Climate Dynamics

, Volume 33, Issue 7–8, pp 999–1016 | Cite as

Consistent past half-century trends in the atmosphere, the sea ice and the ocean at high southern latitudes

  • Hugues GoosseEmail author
  • Wouter Lefebvre
  • Anne de Montety
  • Elisabeth Crespin
  • Alejandro H. Orsi


Simulations performed with the climate model LOVECLIM, aided with a simple data assimilation technique that forces a close matching of simulated and observed surface temperature variations, are able to reasonably reproduce the observed changes in the lower atmosphere, sea ice and ocean during the second half of the twentieth century. Although the simulated ice area slightly increases over the period 1980–2000, in agreement with observations, it decreases by 0.5 × 106 km2 between early 1960s and early 1980s. No direct and reliable sea ice observations are available to firmly confirm this simulated decrease, but it is consistent with the data used to constrain model evolution as well as with additional independent data in both the atmosphere and the ocean. The simulated reduction of the ice area between the early 1960s and early 1980s is similar to the one simulated over that period as a response to the increase in greenhouse gas concentrations in the atmosphere while the increase in ice area over the last decades of the twentieth century is likely due to changes in atmospheric circulation. However, the exact contribution of external forcing and internal variability in the recent changes cannot be precisely estimated from our results. Our simulations also reproduce the observed oceanic subsurface warming north of the continental shelf of the Ross Sea and the salinity decrease on the Ross Sea continental shelf. Parts of those changes are likely related to the response of the system to the external forcing. Modifications in the wind pattern, influencing the ice production/melting rates, also play a role in the simulated surface salinity decrease.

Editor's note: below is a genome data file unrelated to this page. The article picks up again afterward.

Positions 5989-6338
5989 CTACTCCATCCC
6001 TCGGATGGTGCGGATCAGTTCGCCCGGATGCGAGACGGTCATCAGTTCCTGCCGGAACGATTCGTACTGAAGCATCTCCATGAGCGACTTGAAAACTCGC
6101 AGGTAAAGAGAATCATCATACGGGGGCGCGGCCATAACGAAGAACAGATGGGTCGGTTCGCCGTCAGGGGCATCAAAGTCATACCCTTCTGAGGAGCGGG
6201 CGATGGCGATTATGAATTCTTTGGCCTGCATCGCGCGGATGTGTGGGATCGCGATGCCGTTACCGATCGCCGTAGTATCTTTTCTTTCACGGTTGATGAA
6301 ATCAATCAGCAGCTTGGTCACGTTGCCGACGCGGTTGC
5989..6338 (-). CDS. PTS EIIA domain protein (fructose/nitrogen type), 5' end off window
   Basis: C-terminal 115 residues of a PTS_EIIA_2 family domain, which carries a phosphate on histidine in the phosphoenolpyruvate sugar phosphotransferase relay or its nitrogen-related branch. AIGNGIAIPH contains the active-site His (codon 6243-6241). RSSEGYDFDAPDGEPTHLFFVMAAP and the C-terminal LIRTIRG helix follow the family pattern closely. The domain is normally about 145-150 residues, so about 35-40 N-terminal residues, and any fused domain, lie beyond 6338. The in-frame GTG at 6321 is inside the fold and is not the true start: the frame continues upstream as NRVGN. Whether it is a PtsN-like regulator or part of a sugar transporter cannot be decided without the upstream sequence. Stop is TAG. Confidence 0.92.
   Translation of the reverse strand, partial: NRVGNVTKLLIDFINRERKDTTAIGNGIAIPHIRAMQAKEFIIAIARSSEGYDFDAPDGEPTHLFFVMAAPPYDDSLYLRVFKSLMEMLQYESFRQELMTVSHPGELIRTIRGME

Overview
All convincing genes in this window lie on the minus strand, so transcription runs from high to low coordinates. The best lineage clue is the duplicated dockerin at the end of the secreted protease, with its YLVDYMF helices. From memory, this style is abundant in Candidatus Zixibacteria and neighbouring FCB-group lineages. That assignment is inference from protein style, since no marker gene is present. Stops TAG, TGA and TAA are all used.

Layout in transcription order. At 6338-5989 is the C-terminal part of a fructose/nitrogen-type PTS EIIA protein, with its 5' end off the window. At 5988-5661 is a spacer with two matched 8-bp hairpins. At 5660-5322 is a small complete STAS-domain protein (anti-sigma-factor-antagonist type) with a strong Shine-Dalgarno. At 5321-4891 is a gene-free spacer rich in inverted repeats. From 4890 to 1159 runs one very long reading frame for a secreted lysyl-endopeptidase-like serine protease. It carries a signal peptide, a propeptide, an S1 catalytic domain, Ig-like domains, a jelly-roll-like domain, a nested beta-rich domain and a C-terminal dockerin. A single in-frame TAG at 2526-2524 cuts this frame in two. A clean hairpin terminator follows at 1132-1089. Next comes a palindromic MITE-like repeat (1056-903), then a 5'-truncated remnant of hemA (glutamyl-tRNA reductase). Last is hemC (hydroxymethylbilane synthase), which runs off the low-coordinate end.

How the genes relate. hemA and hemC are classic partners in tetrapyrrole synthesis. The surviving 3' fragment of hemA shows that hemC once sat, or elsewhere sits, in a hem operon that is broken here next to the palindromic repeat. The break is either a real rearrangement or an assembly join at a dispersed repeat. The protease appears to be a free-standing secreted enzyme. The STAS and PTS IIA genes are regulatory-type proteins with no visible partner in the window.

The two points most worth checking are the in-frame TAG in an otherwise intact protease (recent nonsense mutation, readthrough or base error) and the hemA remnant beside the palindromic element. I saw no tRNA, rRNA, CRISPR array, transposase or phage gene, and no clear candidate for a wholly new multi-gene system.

Data Assimilation Southern Ocean Forced Response High Southern Latitude Weddell Polynya 
These keywords were added by machine and not by the authors. This process is experimental and the keywords may be updated as the learning algorithm improves.



H. Goosse is Research Associate with the Fonds National de la Recherche Scientifique (FNRS-Belgium). This work is supported by the FNRS and by the Belgian Federal Science Policy Office, Research Program on Science for a Sustainable Development. We would like to thank Marie-France Loutre for her help in the experimental design and Martin Vancoppenolle for a careful reading of the manuscript. We acknowledge the international modelling groups for providing their data for analysis, the Program for Climate Model Diagnosis and Intercomparison (PCMDI) for collecting and archiving the model data, the JSC/CLIVAR Working Group on Coupled Modelling (WGCM) and their Coupled Model Intercomparison Project (CMIP) and Climate Simulation Panel for organising the model data analysis activity, and the IPCC WG1 TSU for technical support. The IPCC Data Archive at Lawrence Livermore National Laboratory is supported by the Office of Science, US Department of Energy. This work was initiated during the CLIVAR/CliC/SCAR Southern Ocean Region Implementation Panel meeting held in Buenos Aires, 14–17 November 2006.


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Copyright information

© Springer-Verlag 2008

Authors and Affiliations

  • Hugues Goosse
    • 1
    Email author
  • Wouter Lefebvre
    • 1
    • 3
  • Anne de Montety
    • 1
  • Elisabeth Crespin
    • 1
  • Alejandro H. Orsi
    • 2
  1. 1.Institut d’Astronomie et de Géophysique G. LemaîtreUniversité Catholique de LouvainLouvain-la-NeuveBelgium
  2. 2.Department of OceanographyTexas A&M UniversityCollege StationUSA
  3. 3.The Vlaams Instituut voor Technologisch Onderzoek (VITO)MolBelgium

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